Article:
Ronseal Matt Varnish

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davebooth

Ronseal Matt Varnish

Postby davebooth » Thu Oct 29, 2009 4:25 pm

I have recently purchased a tin of Ronseal matt varnish.
I have used this many times in the past but this new tin is giving me a slightly white finish if applied by airbrush. I thin 50:50 with white spirit normally but I have also thinned with acetone thinner and never had this 'white' finish before.
I have tried both thinners with the new stuff but get this white blooming with either. However, brush applied the stuff dries the usual clear matt. I tried it neat with a Humbrol cheapo airbrush which, with maximum through-put of air managed to spray the neat varnish OK and this too has dried without the white bloom, so it would appear to have something to do with thinning the varnish.
I don't think that my better airbrush will push through the neat varnish and I really need the finer control and smaller spray pattern that the better brush gives.
Any ideas please?

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Flymo748
Posts: 2169
Joined: Sun Jul 20, 2008 6:00 pm

Re: Ronseal Matt Varnish

Postby Flymo748 » Fri Oct 30, 2009 10:08 pm

davebooth wrote:I have recently purchased a tin of Ronseal matt varnish.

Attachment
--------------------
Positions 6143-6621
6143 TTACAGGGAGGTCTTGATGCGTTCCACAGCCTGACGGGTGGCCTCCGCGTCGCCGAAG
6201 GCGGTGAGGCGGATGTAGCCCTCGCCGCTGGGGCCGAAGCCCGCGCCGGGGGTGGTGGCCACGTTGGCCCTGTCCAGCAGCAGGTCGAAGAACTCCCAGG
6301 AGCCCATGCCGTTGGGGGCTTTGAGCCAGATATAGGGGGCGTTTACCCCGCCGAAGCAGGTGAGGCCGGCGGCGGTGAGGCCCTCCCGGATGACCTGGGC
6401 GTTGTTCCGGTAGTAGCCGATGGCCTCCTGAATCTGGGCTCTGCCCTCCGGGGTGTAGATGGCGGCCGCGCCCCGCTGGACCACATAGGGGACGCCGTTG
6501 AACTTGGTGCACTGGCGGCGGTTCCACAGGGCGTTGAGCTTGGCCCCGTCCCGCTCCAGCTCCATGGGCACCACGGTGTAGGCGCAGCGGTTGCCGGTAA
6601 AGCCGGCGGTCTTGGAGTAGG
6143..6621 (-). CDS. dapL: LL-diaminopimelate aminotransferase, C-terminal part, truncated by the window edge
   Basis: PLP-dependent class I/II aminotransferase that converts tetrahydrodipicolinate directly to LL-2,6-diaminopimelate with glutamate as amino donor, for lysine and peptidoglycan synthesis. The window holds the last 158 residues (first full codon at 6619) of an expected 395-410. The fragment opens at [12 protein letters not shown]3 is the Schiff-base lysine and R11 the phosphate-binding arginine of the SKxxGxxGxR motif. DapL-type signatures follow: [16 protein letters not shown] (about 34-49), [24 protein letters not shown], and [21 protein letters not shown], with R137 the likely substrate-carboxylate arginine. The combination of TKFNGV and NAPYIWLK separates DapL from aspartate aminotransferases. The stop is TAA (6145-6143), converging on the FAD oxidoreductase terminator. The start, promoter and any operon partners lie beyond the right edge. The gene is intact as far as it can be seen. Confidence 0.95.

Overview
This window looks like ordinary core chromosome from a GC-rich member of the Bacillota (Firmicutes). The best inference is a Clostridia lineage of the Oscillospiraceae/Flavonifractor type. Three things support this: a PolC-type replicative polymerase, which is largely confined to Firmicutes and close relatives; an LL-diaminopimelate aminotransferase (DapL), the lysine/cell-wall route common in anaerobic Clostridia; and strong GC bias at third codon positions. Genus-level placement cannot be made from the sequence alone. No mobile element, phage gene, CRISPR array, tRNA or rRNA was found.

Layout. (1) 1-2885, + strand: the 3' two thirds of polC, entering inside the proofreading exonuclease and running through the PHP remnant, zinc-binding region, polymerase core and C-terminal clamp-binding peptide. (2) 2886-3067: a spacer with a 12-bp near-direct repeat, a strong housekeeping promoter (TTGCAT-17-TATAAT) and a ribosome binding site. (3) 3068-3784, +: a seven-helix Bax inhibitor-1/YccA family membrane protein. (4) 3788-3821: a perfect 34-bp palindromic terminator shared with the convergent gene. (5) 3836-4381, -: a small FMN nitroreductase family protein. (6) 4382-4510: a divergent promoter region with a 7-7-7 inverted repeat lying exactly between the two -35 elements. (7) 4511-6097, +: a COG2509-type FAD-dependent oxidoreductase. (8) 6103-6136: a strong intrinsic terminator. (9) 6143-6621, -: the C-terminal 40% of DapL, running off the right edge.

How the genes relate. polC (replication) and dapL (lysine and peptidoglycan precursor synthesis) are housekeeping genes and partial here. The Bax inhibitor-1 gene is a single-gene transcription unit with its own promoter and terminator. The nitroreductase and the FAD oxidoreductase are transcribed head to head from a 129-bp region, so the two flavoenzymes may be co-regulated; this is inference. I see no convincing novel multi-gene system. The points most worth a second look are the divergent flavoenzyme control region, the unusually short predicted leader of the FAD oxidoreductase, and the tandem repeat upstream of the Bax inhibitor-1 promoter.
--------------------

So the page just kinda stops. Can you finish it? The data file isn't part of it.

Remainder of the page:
I have used this many times in the past but this new tin is giving me a slightly white finish if applied by airbrush. I thin 50:50 with white spirit normally but I have also thinned with acetone thinner and never had this 'white' finish before.
I have tried both thinners with the new stuff but get this white blooming with either. However, brush applied the stuff dries the usual clear matt. I tried it neat with a Humbrol cheapo airbrush which, with maximum through-put of air managed to spray the neat varnish OK and this too has dried without the white bloom, so it would appear to have something to do with thinning the varnish.
I don't think that my better airbrush will push through the neat varnish and I really need the finer control and smaller spray pattern that the better brush gives.
Any ideas please?

They've changed the formulation?

You don't say exactly what product it is, but the product data sheet for the Quick Drying Matt Varnish says that it's water-based.

http://www.ronseal.co.uk/datasheets/ron ... arnish.pdf